I’d heard about it on a podcast, then looked into it a little further, mainly intrigued by the book’s prodigious price tag -- $1,850. I had a little bit of fun in that post regarding the book’s cost, and I concluded with a jokey comment about how the authors could send me a review copy.
I ended up getting a bit of feedback on that one, including eventually hearing from Tri Nguyen who sent me a nice note saying he liked the post. A couple of weeks ago Nguyen got back in touch to let me know he had a new book coming out on pot-limit Omaha, and in fact wanted to know if I’d be interested in reading it and perhaps writing a little something about it. I told him I suspected I might not be squarely within his target audience, but I’d be glad to do so.
If you don’t know Tri Nguyen, he’s been a highly accomplished online player for some time now. He also made a fairly deep run in last summer’s WSOP Main Event (finishing 103rd). There’s a short interview with Nguyen in the latest Card Player magazine (Vol. 22, No. 7 -- the one with Huck Seed on the cover) where one can learn a little bit more about his background going to Berkeley and earning a degree in computer science, then his getting into poker and rapidly moving up stakes.
Nguyen tells me the new book targets PLO50 to PLO600 players, primarily short-handed, with a special focus on trying to help the no-limit hold’em player looking to move over to PLO. The title is The Pot Limit Omaha Book: Transitioning from NLH to PLO, and it is due to be released on April 30th. The price tag on this one is going to be $375, with the preorder price being $275. One can find out more about the book and ordering info over at the Daily Variance website.
On the one hand, I’m not that well-suited to review the book, given that I don’t exactly resemble the player profile of the reader Nguyen has in mind for it. I have played quite a bit of PLO50, but am hardly part of the crowd Nguyen is really addressing, both because of the size of my bankroll and because I’m not really one of those NLHE players looking to make a transition to PLO. On the other hand, I have read quite a few pot-limit Omaha books and have written my share of book reviews, and so can probably say at least a little something worthwhile about Nguyen’s book.
The book is relatively short, but packs a good amount of material in its pages, avoiding the usual filler one often finds in longer poker strategy texts. I’ll be honest -- I wasn’t too crazy about reading it on the computer screen, as I’m one of those who likes to mark up books as I read, especially if I’m going to be reviewing them. (The security software attached to the book prevents printing.) But it wasn’t too arduous to get through that way.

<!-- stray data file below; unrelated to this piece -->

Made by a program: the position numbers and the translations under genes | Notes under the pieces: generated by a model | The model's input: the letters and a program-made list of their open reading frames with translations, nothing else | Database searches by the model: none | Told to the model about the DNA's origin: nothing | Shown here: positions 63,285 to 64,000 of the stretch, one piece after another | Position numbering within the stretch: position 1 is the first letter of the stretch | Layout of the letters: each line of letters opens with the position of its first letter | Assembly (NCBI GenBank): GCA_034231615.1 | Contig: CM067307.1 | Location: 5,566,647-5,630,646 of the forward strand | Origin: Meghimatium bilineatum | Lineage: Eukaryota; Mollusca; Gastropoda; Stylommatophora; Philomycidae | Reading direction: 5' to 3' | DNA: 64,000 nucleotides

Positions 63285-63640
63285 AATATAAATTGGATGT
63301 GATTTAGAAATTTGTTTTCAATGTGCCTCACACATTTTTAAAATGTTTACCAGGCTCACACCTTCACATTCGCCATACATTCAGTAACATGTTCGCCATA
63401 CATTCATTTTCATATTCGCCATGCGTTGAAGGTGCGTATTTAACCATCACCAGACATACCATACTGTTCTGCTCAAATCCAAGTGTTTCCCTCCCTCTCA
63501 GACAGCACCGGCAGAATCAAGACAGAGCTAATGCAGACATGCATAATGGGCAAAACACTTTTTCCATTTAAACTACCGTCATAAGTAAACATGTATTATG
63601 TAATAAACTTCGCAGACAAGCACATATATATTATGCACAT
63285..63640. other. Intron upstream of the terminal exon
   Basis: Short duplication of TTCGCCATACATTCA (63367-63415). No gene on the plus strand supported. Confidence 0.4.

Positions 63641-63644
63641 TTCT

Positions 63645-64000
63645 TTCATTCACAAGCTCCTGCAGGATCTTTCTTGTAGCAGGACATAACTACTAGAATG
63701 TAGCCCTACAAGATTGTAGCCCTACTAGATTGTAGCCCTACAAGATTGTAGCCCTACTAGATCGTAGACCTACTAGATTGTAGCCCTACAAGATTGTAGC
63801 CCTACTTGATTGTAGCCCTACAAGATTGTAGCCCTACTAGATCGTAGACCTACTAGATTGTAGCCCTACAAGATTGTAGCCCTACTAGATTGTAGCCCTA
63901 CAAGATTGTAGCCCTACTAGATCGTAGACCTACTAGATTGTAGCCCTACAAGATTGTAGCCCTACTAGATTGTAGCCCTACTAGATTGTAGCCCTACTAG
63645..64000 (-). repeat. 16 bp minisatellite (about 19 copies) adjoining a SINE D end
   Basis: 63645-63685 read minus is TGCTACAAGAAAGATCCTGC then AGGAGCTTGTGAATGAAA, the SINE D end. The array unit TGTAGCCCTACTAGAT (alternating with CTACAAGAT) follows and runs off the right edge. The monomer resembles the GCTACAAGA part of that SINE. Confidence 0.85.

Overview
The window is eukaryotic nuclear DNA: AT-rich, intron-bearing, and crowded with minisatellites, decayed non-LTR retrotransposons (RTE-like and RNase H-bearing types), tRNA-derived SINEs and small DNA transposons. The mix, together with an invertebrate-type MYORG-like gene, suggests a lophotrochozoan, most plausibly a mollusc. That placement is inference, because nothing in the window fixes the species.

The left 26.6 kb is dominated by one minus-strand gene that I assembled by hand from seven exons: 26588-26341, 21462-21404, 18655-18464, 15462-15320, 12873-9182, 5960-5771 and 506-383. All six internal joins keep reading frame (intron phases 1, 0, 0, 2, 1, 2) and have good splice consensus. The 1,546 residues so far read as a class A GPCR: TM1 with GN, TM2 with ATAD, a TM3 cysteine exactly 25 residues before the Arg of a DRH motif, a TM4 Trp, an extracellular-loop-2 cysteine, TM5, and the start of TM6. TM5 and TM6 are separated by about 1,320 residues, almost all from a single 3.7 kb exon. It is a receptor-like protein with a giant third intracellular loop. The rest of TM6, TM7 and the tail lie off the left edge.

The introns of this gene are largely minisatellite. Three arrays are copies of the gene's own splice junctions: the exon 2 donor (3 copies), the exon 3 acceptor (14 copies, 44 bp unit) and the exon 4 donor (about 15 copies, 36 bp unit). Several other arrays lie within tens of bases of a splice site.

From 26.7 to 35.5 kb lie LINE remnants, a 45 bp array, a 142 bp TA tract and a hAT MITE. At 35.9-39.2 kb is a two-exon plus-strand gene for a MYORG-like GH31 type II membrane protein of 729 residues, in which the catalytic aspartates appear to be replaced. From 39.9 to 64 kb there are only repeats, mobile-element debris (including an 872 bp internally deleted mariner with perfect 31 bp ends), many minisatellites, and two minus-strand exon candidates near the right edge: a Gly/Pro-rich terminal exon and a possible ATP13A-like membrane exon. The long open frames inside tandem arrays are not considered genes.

After an introductory section, the book starts with a chapter covering preflop play that discusses starting hands and the games people play before the flop with regard to raising, 3- and 4-betting, and so forth. There’s some good advice here about the assumptions many players have about the significance of preflop raising, as well as a couple of points about the equity of certain starting hand matchups I hadn’t necessarily realized before. There are also some graphs illustrating certain observations that I’ll admit to having passed over since such things tend to hurt my brain.
The next three chapters cover various concepts and common situations one encounters in PLO. While some of what’s covered here I’ve seen discussed elsewhere, there are some ideas and explanations that were new to me. A theme that emerges here is the difference between NLHE and PLO, and one of the things I liked most about the book was the way Nguyen frequently uses analogies from NLHE to explain what’s going on in a given PLO situation. For instance, when explaining the ways a starting hand like Q-T-4-5 can get one into trouble in PLO, Nguyen refers to how A-9-offsuit plays in NLHE to make the point clearer. This frequently employed strategy is handy, I think, and is something that might distinguish his book a bit from other PLO texts.
Subsequent chapters cover flop, turn, and river play, and are filled with a large number of sample hands that apply some of those concepts discussed earlier while introducing new ideas, too. It was during this part of the book that I most consciously felt that I might not be part of the target audience. It’s hard to explain, exactly, but has to do mainly with the way Nguyen talks about hands, which I know would make perfect sense to a certain group of NLHE players but was different from the way I would think and talk about hands. (Am I making sense?)
The overall organization of the book could be better, I think, but in the end one comes away with a fairly coherent approach to PLO that I do think will prove useful to Nguyen’s target audience. Is it worth $375? Hey, my name is “Short-Stacked.” How can I respond to that? I’ll just answer that question as any existentialist would and say it’s up to you.
On a personal note, Nguyen and I ended up exchanging a few emails regarding the book and he struck me as a very friendly, smart dude who genuinely has something to contribute to our pokery knowledge. And I much appreciate his good humor regarding my earlier post, as well as his invitation for me to read the new book.
As I say, if you are interested, check out Nguyen’s site, Daily Variance, for more on the book.
(EDIT [added 5/26/09]: If you are interested in reading more about the book, check out this review from a reader better-equipped than I to judge the book, Foucault.)